The Doris Day Show is an American sitcom that was originally broadcast on the CBS network from September 1968 until March 1973, remaining on the air for five seasons and 128 episodes. In addition to showcasing Doris Day, the show is remembered for its many abrupt format changes over the course of its five-year run. It is also remembered for Day's statement, in her autobiography Doris Day: Her Own Story, that her husband Martin Melcher had signed her to do the TV series without her knowledge, a fact she only discovered when Melcher died of heart disease on April 20, 1968. The TV show premiered on Tuesday, September 24, 1968.
Tombstone Territory is an American Western series starring Pat Conway and Richard Eastham. The series' first two seasons aired on ABC from 1957 to 1959. The third and final season aired in syndication from 1959 until 1960.
Alias Smith and Jones is an American Western series that originally aired on ABC from 1971 to 1973. It stars Pete Duel as Hannibal Heyes and Ben Murphy as Jedediah "Kid" Curry, a pair of cousin outlaws trying to reform. The governor offers them a conditional amnesty, as he wants to keep the pact under wraps for political reasons. The condition is that they will still be wanted— until the governor can claim they have reformed and warrant clemency.
Laredo is an American Western television series that aired on NBC from September 16, 1965, to April 7, 1967. Laredo stars Neville Brand, William Smith, Peter Brown, and Philip Carey as Texas Rangers. It is set on the Mexican border about Laredo, Texas. The program was produced by Universal Television.
The pilot episode of Laredo aired on NBC's The Virginian under the title, "We've Lost a Train". It was released theatrically in 1969 under the title Backtrack. Three episodes from the first season of the series were edited into the 1968 feature film Three Guns for Texas.
It’s the true American story of a legendary family feud—one that spanned decades and nearly launched a war between Kentucky and West Virginia. The Hatfield-McCoy saga begins with Devil Anse Hatfield and Randall McCoy.. Close friends and comrades until near the end of the Civil War, they return to their neighboring homes—Hatfield in West Virginia, McCoy just across the Tug River border in Kentucky—to increasing tensions, misunderstandings and resentments that soon explode into all-out warfare between their families. As hostilities grow, friends, neighbors and outside forces join the fight, bringing the two states to the brink of another civil war.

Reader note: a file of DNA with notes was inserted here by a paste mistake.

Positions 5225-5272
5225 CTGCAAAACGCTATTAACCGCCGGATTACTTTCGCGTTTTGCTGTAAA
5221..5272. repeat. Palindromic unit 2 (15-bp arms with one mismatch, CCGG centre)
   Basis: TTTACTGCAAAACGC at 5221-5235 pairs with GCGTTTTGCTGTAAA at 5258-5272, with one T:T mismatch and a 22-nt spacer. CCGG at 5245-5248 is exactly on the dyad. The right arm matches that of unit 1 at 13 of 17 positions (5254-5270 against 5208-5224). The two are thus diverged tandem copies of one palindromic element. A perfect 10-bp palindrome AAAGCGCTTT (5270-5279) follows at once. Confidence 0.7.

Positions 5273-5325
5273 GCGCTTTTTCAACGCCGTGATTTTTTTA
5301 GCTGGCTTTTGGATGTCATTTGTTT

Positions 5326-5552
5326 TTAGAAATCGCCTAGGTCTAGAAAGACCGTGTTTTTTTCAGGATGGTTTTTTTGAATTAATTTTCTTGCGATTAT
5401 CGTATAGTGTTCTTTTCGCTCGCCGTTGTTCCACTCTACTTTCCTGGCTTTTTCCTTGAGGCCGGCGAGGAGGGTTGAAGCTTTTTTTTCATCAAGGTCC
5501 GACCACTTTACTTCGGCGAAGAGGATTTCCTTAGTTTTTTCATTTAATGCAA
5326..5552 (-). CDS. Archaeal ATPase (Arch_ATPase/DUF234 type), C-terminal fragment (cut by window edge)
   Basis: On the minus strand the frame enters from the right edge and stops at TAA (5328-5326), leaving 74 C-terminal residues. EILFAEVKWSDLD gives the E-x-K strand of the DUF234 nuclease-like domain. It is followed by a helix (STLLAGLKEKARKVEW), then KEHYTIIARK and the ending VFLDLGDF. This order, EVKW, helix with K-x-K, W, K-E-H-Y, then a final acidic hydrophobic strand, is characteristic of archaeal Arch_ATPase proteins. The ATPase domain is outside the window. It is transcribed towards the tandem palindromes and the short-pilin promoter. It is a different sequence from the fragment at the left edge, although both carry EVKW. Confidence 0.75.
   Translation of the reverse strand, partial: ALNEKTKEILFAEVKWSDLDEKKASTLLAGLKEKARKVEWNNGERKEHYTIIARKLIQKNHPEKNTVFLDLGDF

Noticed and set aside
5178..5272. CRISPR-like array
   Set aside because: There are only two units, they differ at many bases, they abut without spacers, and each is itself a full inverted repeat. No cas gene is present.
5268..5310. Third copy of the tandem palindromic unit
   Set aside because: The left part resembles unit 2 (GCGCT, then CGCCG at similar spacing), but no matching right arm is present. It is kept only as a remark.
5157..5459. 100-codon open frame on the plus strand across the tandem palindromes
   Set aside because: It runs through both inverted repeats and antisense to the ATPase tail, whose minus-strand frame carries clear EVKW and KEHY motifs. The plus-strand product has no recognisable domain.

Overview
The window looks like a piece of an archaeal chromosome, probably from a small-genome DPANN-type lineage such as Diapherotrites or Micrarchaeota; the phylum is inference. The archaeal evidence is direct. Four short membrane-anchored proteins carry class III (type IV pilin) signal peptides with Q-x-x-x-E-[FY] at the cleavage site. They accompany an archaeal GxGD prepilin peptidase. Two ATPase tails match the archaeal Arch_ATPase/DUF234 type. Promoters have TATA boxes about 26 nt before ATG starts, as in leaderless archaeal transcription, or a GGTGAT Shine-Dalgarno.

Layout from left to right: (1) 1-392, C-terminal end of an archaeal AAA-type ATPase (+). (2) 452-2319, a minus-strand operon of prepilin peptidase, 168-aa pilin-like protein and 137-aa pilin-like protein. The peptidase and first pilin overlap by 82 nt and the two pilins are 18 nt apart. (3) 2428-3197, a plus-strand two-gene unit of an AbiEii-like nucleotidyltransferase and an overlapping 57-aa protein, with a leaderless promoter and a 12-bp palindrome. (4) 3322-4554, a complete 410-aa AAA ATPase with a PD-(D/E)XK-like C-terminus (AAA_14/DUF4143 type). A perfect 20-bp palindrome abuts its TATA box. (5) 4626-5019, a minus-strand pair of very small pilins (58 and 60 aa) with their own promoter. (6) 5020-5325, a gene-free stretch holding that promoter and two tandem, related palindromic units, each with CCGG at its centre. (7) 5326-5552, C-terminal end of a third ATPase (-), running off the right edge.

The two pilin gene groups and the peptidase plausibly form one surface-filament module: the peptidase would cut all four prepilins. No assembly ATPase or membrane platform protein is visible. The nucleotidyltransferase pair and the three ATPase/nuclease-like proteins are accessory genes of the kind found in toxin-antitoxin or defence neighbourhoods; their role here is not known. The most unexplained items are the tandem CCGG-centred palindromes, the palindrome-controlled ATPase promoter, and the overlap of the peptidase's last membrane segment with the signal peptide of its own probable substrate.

Ralph Lamb wants to be left in peace to run his ranch, but Las Vegas is now swelling with outsiders and corruption which are intruding on his simple life. Recalling Lamb's command as a military police officer during World War II, the Mayor appeals to his sense of duty to look into a murder of a casino worker – and so begins Lamb’s clash with Vincent Savino, a ruthless Chicago gangster who plans to make Vegas his own.
Coke Studio is a Pakistani music television series which features live studio music performances by various artists, started in June 2008, originating from the Brazilian show, Estúdio Coca-Cola. The show is produced by Coca-Cola Company and Strings Band. Coke Studio has been popular, receiving critical acclaim and frequently being rebroadcast on television and radio in Pakistan.
The 8-day clash between Arthur McCoy — an incorruptible sheriff with a troubled past — and Red Bill, an infamous, solitary bounty hunter known for decapitating his victims and stuffing their heads into a dirty black bag.
The Adventures of Wild Bill Hickok is an American Western television series which ran for eight seasons from 1951 through 1958. The Screen Gems series began in syndication, but ran on CBS from 1955 through 1958, and, at the same time, on ABC from 1957 through 1958.
In the fictional small town of Avonlea, Prince Edward Island, in the early 20th century, 10-year-old Montreal heiress Sara Stanley is sent by her wealthy father to live with her two maiden aunts, Hetty and Olivia King, to be near her late mother's side of the family.